Saturday 11 July 2020

Turnarounds: "Finding the Way Back"

This is bound to sound like news from another time and place: there's a new Ben Affleck movie. Finding the Way Back - simply The Way Back in the U.S. - would have been no more than makeweight screenfiller in any normal summer: it's another of those uplifting triumph-over-adversity sports dramas that typically play to bigger crowds in the States than they have done over here. Yet if it never deviates too far from the formulaic, its careful, attentive handling reminds us there are reasons why this formula works and will work so long as there's an audience in need of a boost and a darkened room to screen (or stream) these stories in. We rejoin Affleck, now full-bearded and several stones heavier than usual, in the role of Jack Cunningham, a separated, sad-sack construction worker so woebegone he keeps a Bud in his shower soap rack, and the local liquor store owner knows him by name. That name, we gather, was a lot bigger in Jack's days as a high-school basketball star; the decline he's subsequently slumped into is momentarily paused when said alma mater invites him back to replace a coach who's succumbed to a heart attack. Initially, our guy is reluctant: "My life is full right now," he insists, while sitting alone in an ill-furnished apartment and washing down a microwaved burrito with what remains of a six-pack. The further he gets into the cups he uses to drown his sorrows, however, the more convinced he becomes of his ability to fulfil the post. His shirt will remain defiantly untucked, but he throws on a jacket and tie, shambles down to the court, and begins to whip the school's lippy, unruly, generally coasting playing roster into shape. Game on.

So we know exactly where it's headed: it'd be unlikely if Jack crashed and burned so badly that the final shot left him and the kids behind a dumper, huffing meths. It's to the credit of director Gavin O'Connor that the film isn't quite the done deal it might have presented as. O'Connor made one of the best sports movies of recent times in 2011's rock-'em-sock-'em MMA melodrama Warrior; here again, he demonstrates a sharp eye for both the very specific rhythms of the sporting arena (the crowds, the pageantry) and the wider, working-class communities to which these games, these rituals mean so much. (Why else would the Government have placed such emphasis on getting Premier League football back up and running in the middle of a crushing pandemic?) Brad Ingleby's rather flat screenplay may be following one template, but O'Connor takes much of his cue from Friday Night Lights, the superior Peter Berg gridiron drama that begat the much-laurelled television series. One immediate sign that the direction, at least, is on the right path, that O'Connor is keen to steer matters away from the Dangerous Minds-in-Air Jordans blandness that the set-up suggests: Affleck's Jack is allowed to spit and curse, as a barely functioning alcoholic might after being dragged in from the cold and presented with renewed responsibilities. Somebody involved with this production has been savvy enough to convert this pottymouthing into an amusing running joke ("I'm working on it." "Work harder.").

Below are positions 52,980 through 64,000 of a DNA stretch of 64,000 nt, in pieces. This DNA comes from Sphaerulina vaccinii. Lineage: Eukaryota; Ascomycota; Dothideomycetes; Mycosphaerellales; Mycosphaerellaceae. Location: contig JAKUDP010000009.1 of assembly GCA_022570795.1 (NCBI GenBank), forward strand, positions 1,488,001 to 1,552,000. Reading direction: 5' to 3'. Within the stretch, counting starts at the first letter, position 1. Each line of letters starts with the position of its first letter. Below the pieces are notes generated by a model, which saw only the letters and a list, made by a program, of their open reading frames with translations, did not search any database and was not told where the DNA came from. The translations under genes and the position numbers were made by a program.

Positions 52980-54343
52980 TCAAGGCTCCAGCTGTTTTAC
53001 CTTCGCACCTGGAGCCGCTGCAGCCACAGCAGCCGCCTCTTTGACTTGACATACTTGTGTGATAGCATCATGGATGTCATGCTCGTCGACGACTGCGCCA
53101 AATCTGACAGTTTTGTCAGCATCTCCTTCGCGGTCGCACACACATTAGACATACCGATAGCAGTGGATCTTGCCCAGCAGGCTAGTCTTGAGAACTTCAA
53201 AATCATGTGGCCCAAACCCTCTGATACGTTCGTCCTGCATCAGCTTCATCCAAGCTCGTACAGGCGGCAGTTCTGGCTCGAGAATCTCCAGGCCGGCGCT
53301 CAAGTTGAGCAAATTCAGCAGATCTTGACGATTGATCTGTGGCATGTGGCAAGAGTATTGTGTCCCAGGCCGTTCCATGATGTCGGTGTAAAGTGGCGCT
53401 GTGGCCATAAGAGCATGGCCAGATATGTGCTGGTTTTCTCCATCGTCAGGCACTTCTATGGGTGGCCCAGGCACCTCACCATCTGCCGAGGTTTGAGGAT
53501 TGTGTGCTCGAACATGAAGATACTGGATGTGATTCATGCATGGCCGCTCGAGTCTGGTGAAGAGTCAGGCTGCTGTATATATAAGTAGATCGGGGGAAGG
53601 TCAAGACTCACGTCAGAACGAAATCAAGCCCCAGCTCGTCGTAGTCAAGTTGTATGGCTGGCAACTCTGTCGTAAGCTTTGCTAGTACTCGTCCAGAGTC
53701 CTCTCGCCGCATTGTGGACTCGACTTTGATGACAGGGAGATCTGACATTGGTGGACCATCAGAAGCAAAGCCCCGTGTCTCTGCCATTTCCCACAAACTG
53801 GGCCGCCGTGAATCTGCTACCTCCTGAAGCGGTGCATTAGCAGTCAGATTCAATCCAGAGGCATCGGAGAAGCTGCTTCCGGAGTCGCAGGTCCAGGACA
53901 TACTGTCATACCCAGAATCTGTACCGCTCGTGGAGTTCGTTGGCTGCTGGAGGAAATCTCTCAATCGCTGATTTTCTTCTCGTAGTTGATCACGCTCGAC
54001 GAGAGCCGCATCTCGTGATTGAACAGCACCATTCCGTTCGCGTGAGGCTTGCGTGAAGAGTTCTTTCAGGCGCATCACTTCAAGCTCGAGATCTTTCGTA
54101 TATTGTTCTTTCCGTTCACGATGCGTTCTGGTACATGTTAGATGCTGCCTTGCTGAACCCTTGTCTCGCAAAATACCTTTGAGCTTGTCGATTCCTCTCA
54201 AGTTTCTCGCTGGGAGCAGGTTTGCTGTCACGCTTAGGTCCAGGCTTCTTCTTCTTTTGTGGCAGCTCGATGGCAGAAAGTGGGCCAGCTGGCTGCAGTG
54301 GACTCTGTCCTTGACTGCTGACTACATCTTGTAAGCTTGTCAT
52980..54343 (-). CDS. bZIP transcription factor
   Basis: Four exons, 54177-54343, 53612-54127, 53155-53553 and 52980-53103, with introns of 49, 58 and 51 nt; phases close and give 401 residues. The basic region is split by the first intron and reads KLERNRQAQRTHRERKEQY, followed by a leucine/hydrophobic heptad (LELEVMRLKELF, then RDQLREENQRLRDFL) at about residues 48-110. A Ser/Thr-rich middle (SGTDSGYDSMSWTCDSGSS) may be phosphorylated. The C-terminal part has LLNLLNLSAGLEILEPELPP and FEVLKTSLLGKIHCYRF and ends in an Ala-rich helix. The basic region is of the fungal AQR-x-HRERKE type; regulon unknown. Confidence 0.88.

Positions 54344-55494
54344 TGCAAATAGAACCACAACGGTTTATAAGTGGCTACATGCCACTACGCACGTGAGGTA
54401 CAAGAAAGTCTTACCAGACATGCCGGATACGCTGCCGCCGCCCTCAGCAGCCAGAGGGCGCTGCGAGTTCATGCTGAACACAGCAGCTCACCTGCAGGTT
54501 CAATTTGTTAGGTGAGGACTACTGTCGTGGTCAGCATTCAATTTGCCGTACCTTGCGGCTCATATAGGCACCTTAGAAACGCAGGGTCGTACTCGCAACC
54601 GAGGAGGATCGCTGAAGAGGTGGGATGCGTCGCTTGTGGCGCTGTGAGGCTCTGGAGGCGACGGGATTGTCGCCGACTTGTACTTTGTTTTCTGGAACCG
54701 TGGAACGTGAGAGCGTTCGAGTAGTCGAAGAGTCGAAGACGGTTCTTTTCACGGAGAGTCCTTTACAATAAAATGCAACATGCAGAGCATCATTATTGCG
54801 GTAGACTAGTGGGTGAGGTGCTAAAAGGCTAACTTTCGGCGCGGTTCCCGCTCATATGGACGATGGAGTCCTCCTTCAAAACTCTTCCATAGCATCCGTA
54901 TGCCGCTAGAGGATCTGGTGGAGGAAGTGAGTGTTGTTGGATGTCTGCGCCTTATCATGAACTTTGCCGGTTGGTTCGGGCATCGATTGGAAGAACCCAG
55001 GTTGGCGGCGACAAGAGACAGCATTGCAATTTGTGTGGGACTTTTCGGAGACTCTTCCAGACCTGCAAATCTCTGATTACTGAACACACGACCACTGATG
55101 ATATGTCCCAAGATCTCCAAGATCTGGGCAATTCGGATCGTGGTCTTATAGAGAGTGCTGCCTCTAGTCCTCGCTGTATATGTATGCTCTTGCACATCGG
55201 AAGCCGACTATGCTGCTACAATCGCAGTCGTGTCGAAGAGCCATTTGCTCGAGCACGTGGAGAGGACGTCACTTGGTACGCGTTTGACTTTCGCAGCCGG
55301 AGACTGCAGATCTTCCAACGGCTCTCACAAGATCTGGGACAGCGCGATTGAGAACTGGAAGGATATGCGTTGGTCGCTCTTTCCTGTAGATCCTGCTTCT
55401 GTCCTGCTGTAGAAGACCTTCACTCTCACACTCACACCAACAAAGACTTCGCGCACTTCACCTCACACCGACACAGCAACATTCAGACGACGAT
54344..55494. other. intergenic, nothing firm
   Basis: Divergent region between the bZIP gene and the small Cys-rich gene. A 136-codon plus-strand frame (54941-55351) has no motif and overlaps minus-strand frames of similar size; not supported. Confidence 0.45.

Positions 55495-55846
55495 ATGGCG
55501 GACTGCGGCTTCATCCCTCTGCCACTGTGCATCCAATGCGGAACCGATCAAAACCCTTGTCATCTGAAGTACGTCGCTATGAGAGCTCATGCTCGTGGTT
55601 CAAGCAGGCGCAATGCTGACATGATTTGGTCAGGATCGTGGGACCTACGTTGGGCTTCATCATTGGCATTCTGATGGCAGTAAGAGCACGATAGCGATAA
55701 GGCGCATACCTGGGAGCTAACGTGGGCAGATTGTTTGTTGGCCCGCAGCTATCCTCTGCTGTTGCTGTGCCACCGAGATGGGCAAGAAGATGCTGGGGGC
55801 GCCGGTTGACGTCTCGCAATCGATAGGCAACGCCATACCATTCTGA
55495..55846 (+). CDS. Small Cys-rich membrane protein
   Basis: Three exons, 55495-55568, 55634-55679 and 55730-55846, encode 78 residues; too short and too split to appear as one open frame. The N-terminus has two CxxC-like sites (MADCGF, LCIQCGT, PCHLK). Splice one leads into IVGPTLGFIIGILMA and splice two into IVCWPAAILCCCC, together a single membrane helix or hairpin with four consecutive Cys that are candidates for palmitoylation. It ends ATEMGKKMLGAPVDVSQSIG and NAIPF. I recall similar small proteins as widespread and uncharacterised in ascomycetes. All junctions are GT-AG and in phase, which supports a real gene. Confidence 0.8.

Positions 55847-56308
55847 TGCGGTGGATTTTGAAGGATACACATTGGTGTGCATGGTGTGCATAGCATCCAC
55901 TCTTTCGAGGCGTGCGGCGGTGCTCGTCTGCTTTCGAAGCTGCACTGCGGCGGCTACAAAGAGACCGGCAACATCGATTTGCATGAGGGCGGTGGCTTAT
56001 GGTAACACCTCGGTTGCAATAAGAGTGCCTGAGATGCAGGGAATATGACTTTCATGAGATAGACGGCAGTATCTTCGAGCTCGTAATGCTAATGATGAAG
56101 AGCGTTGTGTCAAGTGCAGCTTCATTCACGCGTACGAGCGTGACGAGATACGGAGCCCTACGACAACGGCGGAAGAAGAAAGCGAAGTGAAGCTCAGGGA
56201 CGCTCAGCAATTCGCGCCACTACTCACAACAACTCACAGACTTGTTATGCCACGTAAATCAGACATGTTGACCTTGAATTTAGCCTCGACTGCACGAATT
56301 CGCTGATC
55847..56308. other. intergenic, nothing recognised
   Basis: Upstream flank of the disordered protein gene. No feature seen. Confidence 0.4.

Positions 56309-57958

Finding the Way Back never approaches Warrior's tremendous emotional heft, and that's in part attributable to the fact basketball makes for a far less dramatic spectacle than brothers-in-arms having to kick and punch seven shades of what Jack Cunningham would almost certainly call shit out of one another. (The match scenes are less about tactics and plays than the electricity in the room, the potential for individual and collective change.) Yet there's a quiet, professional control about it that elevates the film above much studio filmmaking. For one thing, O'Connor doesn't labour the rebuilding motif, as I feared he might: he inserts one shot of Jack sitting halfway up a flight of steps at the halfway mark, then lets the story and character continue on their way. He knows that his star is prepared to do the necessary heavy lifting. Affleck struggles to sell us on the pep talks - seemingly cobbled together from those in a dozen other inspirational basketball dramas - but he manages to steer both that character and the movie away from the self-pity into which they could so easily have lapsed. Jack never gets so far away from his initial dishevelment that he becomes exemplary, or a safe bet. Early on, his sister (Michaela Watkins) tells him to wash his shower curtain as it stinks, and something of that accusation sticks to him. Our hero trails a whiff of mildew deep into the final act; even when sober, he's never entirely clean. Affleck makes us understand that this is a man who may simply have replaced the old beer buzz with the adrenalin rush of live sports - and that even the latter may not be enough when life becomes especially rough. We don't just have a new Ben Affleck movie, then, we have a fairly decent Ben Affleck movie. It's a start.

Finding the Way Back is now available to stream via Amazon Prime.

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